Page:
Émile Vedel

Portrait of Émile   Vedel

A close friend to French writer Pierre Loti, Émile Vedel (21 Aug 1858, Marseilles - 12 Fev 1937, Tahiti, French Polynesia) was a naval officer and a writer who traveled extensively through the Far East -- he adopted as his daughter the Taihitian princess Takau-Pomare -- and wrote one of the first modern descriptions of Angkor. He died in Tahiti.

One of the first submarine commanders in the French Marine Nationale, Émile Vedel authored several travel books and novels, including Lumieres d'Orient or L'ile d'épouvante. With Pierre Loti, he translated into French Shakespeare's King Lear. He was one of the few people at Loti’s deathbed and one of the very few allowed to visit his grave within the walls of his family home on the Isle of Oléron near La Rochelle. Later on, he edited his friend's Journal and personal papers.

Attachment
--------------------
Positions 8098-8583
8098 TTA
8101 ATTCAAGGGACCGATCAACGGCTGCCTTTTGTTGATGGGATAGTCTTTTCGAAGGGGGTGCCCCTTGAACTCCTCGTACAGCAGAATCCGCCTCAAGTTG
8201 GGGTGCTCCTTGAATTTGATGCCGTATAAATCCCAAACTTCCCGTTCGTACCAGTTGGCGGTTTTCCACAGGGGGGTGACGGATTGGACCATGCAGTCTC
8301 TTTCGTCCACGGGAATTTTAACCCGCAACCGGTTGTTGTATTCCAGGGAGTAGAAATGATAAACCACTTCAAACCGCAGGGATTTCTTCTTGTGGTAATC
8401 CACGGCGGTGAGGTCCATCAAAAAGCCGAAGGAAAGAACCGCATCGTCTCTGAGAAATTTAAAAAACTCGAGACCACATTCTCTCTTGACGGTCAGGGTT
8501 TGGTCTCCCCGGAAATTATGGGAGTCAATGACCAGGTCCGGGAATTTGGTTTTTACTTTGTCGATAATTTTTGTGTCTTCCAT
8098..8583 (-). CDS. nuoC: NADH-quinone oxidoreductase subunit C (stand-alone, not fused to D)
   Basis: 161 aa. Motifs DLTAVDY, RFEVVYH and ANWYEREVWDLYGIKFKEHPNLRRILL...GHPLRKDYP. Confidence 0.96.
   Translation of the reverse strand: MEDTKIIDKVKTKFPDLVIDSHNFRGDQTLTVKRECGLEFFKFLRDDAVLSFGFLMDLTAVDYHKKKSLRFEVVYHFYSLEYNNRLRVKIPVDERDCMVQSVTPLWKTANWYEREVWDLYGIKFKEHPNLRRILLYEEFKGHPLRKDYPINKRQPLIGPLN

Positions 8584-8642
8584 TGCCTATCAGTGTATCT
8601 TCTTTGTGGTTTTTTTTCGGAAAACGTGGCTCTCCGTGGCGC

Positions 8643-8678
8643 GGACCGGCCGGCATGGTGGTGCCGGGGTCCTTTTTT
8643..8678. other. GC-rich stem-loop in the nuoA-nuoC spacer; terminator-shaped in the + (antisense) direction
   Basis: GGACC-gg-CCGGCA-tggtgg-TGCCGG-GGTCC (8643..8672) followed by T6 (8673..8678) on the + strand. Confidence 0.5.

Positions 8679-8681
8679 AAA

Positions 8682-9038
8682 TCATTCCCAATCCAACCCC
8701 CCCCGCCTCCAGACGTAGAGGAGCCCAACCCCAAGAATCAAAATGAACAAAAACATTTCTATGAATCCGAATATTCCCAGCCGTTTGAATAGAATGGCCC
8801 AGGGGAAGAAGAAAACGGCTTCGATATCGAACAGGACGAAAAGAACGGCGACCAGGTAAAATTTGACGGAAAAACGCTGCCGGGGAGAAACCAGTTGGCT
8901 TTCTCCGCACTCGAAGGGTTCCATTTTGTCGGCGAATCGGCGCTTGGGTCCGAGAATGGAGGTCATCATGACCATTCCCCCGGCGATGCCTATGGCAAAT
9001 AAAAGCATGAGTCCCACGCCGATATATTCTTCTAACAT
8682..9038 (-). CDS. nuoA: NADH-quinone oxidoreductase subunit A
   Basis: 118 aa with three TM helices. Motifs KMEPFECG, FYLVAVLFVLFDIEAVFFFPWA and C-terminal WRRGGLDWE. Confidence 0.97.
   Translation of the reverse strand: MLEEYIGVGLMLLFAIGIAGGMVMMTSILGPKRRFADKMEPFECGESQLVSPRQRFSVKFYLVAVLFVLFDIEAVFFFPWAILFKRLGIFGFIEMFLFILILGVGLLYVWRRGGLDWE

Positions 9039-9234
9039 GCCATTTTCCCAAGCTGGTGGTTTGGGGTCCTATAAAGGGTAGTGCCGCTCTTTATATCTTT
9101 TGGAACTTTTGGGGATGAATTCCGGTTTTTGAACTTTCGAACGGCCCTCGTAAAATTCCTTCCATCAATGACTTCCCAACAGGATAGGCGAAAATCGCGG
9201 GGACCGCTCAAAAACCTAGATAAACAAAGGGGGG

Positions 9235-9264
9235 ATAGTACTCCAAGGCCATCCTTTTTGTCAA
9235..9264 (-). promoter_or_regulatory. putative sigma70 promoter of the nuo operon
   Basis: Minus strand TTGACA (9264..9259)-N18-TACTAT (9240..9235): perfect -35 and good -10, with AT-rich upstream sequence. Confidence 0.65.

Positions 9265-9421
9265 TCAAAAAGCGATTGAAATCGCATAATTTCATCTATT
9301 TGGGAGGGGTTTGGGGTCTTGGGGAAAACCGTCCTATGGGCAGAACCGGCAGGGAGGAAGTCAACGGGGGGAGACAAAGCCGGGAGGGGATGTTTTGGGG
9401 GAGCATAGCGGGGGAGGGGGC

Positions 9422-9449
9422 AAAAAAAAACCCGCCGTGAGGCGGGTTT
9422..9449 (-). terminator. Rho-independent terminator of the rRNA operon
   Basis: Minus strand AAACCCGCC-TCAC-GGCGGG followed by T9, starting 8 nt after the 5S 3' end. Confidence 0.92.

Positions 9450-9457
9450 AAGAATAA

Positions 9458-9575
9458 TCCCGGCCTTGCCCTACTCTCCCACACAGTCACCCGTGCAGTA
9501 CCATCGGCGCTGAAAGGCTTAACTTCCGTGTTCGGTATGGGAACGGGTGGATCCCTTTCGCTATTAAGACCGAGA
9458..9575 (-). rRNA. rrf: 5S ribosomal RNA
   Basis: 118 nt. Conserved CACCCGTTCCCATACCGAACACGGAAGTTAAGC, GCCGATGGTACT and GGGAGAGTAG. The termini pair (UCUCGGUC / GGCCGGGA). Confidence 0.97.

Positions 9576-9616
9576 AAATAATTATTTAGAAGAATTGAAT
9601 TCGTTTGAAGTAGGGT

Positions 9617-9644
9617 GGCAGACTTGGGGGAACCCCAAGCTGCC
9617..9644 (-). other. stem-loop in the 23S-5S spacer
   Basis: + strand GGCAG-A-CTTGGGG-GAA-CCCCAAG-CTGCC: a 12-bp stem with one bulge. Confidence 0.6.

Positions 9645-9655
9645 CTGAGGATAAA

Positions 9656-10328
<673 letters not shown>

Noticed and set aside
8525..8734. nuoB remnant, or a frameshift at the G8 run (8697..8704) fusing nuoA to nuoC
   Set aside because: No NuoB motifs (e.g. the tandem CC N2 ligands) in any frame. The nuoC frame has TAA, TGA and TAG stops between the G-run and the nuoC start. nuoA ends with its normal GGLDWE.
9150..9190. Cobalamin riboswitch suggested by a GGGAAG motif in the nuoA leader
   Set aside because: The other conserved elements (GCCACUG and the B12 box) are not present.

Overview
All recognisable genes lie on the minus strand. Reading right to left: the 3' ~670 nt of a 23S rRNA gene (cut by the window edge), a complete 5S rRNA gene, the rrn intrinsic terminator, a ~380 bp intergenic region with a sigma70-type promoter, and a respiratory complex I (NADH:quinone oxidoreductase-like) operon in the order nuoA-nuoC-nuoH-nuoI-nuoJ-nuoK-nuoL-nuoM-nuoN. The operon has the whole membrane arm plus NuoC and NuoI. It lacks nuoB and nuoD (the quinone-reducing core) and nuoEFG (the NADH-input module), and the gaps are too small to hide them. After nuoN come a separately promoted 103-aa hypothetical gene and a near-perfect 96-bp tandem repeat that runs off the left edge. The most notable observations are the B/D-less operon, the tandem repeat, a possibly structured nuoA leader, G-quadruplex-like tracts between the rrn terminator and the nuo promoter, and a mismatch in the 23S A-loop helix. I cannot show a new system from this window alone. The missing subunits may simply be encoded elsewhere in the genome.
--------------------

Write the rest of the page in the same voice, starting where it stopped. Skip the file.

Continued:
Ari'i-manihinihi Te-vahine-rere-atua-i-Fareia, better known as Princess Takau Pōmare-Vedel (January 4, 1887 - June 27, 1976) Princess Takau-Pomaré-Vedel, daughter of the Taihitian Queen consortJoanna Marau Taaroa a Tepau Salmon (1860-1935):


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